The Space-Age Presidency Of John F. Kennedy.

By John Bisney 

Presentation of the NASA Distinguished Service Medal to Astronaut Major L. Gordon Cooper on May 21, 1963. Photo taken by White House Photographer Robert Knudsen.


By John Bisney

For millions of older Americans, late November can often trigger a tragic memory from 1963. Almost everyone who is of retirement age can still recall how they first heard the news that President John F. Kennedy had been assassinated in Dallas on November 22.

Asked about his legacy 56 years later, today these same Americans may mention the Cuban Missile Crisis or the Bay of Pigs invasion, but most will also cite his bold goal of landing a man on the moon before the end of the 1960s. Excerpts from his two “moon speeches” have become iconic visual moments in American history.            

Kennedy also put his imprint on other aspects of the US space program during his three-and-a-half years in office, and his tenure saw many historic US firsts; among them, the first Americans in space and in orbit, the first communications and weather satellites, nuclear rocket propulsion development, and the first fly-by of another planet. With the passage of time, however, many have been forgotten.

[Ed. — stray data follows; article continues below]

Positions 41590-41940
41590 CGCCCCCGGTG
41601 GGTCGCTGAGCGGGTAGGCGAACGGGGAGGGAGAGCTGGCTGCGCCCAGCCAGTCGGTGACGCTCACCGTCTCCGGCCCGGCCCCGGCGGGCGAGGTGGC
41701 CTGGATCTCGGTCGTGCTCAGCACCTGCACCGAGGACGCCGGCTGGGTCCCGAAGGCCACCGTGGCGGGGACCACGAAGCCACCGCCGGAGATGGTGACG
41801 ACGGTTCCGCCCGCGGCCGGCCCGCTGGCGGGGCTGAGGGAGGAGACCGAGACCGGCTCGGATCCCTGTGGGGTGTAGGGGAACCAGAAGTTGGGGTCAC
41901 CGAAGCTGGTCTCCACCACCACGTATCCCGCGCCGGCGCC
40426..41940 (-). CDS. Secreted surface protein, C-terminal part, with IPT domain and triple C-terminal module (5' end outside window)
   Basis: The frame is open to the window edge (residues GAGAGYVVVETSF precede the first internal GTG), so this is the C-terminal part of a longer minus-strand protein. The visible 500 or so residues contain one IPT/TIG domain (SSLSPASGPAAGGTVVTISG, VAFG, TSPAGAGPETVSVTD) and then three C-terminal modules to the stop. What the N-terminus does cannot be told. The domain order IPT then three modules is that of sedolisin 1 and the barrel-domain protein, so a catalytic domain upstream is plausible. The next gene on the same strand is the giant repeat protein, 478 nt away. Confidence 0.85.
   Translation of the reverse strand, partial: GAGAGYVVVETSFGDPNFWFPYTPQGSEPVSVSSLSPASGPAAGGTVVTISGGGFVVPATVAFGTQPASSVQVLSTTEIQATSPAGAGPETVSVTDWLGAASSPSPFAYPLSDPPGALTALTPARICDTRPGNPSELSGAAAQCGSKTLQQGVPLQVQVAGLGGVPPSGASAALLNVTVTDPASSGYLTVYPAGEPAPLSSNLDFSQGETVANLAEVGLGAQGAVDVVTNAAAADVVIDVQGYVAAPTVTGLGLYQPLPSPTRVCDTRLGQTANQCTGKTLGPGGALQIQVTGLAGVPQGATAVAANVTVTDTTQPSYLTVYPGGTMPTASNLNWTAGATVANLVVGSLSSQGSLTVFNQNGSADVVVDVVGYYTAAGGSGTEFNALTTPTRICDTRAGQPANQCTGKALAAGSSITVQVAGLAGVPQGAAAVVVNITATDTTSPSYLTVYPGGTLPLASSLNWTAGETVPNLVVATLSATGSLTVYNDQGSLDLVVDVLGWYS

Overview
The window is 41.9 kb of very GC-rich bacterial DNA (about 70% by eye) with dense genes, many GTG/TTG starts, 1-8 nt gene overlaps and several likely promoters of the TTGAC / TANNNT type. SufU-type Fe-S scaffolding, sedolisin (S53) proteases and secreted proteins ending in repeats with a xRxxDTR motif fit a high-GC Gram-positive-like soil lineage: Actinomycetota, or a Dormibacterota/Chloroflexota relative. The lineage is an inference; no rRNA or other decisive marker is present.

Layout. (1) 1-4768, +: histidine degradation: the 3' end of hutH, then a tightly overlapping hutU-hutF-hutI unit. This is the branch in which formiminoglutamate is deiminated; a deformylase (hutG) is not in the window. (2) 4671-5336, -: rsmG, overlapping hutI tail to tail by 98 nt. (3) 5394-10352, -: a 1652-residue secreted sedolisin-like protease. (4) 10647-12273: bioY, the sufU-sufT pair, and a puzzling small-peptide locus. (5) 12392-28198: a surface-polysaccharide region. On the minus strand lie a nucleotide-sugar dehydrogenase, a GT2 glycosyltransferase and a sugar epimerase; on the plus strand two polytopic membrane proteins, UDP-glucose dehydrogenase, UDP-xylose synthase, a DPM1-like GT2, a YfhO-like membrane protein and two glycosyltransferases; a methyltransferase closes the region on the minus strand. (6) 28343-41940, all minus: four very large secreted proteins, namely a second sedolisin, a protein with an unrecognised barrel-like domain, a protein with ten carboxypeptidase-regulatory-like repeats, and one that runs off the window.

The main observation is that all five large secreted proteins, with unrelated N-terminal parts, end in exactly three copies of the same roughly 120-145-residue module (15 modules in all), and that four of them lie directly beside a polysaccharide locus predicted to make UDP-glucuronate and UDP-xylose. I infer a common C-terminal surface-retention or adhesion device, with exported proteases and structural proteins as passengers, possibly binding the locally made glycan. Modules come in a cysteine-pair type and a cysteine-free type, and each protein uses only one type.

Cooper, Grissom, and Kennedy.

The Space-Age Presidency of John F. Kennedy is dedicated to recalling these other aspects of his administration.  It’s the first book, surprisingly, to visually document Kennedy’s interactions with the American space program: no-one has ever before compiled a chronological account of all of his activities from 1961-1963. Authors John Bisney and JL Pickering do so for the first time, drawing from rarely-seen or unpublished images from the Kennedy Library, NASA, Los Alamos Labs, and other sources to present a new look at Kennedy’s travels, briefings and speeches involving the Space Age and the Space Race with the Soviets. It’s a lasting legacy that should not and cannot be forgotten.

Kennedy and officials from McDonnell Douglas inspect a Gemini mock-up with engineer Elbert Wiegand in the cockpit.


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JFK Book



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